November is Alzheimer’s Awareness Month. Many assume Alzheimer’s disease only effects those of old age, but nearly 200,000 Americans under 65 have early-onset Alzheimer’s disease. Another common misconception is that Alzheimer’s is an unavoidable, normal part of aging. In fact, there is an ongoing worldwide effort to find was to treat the disease, delay the progression, and prevent it from developing at all.
Alzheimer’s is a progressive brain disorder that damages and eventually kills brain cells. Consequently, short-term and long-term memory are compromised, normal thinking patterns change, mood and behavior changes, and everyday brain functions are greatly affected. At its worst, the disease ultimately turns fatal.
The Good News
Neuroscience research is proving beneficial in finding effective treatments although as of now, there is no cure. Research is also helping us better understand how to best care for individuals and families experiencing the effects of the disease.
Can Alzheimer’s Be Prevented?
Research is supporting the fact that mental health practices may prevent or delay the onset of the disease. Alzheimer’s is complicated; caused by a combination of genetic, lifestyle, and environmental factors over time. The key to prevention or delaying onset is keeping the brain sharp.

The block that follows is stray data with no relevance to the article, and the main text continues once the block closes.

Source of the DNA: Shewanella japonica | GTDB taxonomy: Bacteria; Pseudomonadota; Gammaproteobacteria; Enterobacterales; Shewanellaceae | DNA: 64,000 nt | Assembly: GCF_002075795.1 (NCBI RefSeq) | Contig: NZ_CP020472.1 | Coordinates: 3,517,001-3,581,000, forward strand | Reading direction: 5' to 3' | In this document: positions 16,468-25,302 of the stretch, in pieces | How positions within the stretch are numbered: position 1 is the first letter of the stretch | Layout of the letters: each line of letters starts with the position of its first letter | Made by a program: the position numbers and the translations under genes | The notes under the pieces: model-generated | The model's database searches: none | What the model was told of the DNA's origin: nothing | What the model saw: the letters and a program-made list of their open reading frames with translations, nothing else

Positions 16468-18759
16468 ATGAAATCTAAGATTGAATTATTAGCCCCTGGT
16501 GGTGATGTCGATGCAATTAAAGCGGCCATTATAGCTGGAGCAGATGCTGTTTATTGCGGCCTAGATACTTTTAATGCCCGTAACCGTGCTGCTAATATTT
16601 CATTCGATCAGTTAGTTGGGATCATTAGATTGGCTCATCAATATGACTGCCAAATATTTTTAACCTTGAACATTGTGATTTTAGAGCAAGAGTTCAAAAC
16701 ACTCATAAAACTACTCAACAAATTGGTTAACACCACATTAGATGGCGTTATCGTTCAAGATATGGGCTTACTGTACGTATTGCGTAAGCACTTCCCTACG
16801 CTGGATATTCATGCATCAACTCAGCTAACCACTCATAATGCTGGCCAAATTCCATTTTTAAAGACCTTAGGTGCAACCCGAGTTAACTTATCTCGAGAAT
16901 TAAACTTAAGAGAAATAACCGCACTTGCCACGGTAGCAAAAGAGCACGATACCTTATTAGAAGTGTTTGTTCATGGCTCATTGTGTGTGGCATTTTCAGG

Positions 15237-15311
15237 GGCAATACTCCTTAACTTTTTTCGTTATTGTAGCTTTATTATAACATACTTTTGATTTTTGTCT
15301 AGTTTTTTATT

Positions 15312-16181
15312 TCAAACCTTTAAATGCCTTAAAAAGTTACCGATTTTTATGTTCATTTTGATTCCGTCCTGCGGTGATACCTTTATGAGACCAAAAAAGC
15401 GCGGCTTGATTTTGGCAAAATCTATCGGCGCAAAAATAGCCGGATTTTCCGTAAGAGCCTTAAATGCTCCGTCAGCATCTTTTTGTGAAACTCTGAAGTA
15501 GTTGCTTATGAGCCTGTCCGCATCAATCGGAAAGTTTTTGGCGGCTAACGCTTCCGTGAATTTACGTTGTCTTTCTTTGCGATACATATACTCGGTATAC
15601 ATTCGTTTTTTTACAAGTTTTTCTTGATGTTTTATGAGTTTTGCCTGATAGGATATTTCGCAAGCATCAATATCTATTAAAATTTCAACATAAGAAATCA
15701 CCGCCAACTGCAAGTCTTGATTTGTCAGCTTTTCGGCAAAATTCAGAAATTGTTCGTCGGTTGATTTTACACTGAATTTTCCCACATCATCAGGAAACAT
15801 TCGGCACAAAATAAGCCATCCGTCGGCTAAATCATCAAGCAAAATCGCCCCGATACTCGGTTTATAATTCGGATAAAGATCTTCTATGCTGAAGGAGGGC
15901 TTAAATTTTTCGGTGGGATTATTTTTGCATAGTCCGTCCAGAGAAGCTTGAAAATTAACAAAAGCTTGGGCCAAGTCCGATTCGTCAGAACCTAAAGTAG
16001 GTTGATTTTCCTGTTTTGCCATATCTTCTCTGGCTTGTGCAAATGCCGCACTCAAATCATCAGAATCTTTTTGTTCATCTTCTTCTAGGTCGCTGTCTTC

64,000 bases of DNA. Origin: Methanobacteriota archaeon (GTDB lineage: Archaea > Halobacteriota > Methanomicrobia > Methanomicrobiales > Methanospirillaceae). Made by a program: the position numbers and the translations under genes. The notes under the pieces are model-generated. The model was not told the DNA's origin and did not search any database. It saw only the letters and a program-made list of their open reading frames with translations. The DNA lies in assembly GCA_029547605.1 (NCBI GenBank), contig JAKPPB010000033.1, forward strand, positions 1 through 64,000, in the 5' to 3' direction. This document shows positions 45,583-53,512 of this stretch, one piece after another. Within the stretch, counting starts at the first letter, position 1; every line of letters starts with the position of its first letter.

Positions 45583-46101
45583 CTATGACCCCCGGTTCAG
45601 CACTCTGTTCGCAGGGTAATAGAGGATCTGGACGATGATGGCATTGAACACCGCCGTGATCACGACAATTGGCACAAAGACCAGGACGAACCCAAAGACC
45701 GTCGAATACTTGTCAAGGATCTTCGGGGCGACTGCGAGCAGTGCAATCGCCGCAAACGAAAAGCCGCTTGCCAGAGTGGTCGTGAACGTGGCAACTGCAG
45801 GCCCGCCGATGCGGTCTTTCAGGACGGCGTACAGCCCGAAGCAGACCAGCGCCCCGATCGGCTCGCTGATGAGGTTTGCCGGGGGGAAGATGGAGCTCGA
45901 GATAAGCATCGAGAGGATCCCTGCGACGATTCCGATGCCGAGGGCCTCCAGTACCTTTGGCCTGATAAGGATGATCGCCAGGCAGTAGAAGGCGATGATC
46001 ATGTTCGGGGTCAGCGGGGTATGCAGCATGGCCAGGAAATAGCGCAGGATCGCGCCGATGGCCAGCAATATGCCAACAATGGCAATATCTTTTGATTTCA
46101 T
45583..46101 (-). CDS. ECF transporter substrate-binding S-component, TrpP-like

How To Keep The Brain Sharp
Control Blood Pressure
High blood pressure hardens the walls of the arteries making it difficult for blood to flow to all parts of the body including areas of the brain. High blood pressure also increases risk of white matter hyperintensities which are associated with cognitive impairment, triple the risk of stroke and double the risk of dementia.
Control Blood Sugar
Type II diabetes is a strong risk factor for Alzheimer’s. Manage your blood pressure by reducing intake of sugar. Check the nutrition label and ingredient list and aim to have less than 35 grams of sugar each day. Fill your plates with more whole plants and vegetables. Lastly, lower blood sugar by making exercise your routine.
Use Your Brain
The term cognitive reserve describes the mind’s resistance to damage of the brain. Cognitive reserve is achieved by continued involvement and practice of mentally stimulating activities. Sitting watching TV would be an example of little to no stimulation. Whereas reading a book, doing a crossword puzzle or Sudoku, would be an activity of high stimulation. Keep your brain stimulated by continuing to learn new things; go to a cooking class or art class, learn a new cooking recipe, buy a word or puzzle book to do before bedtime, read a new book or join a book club.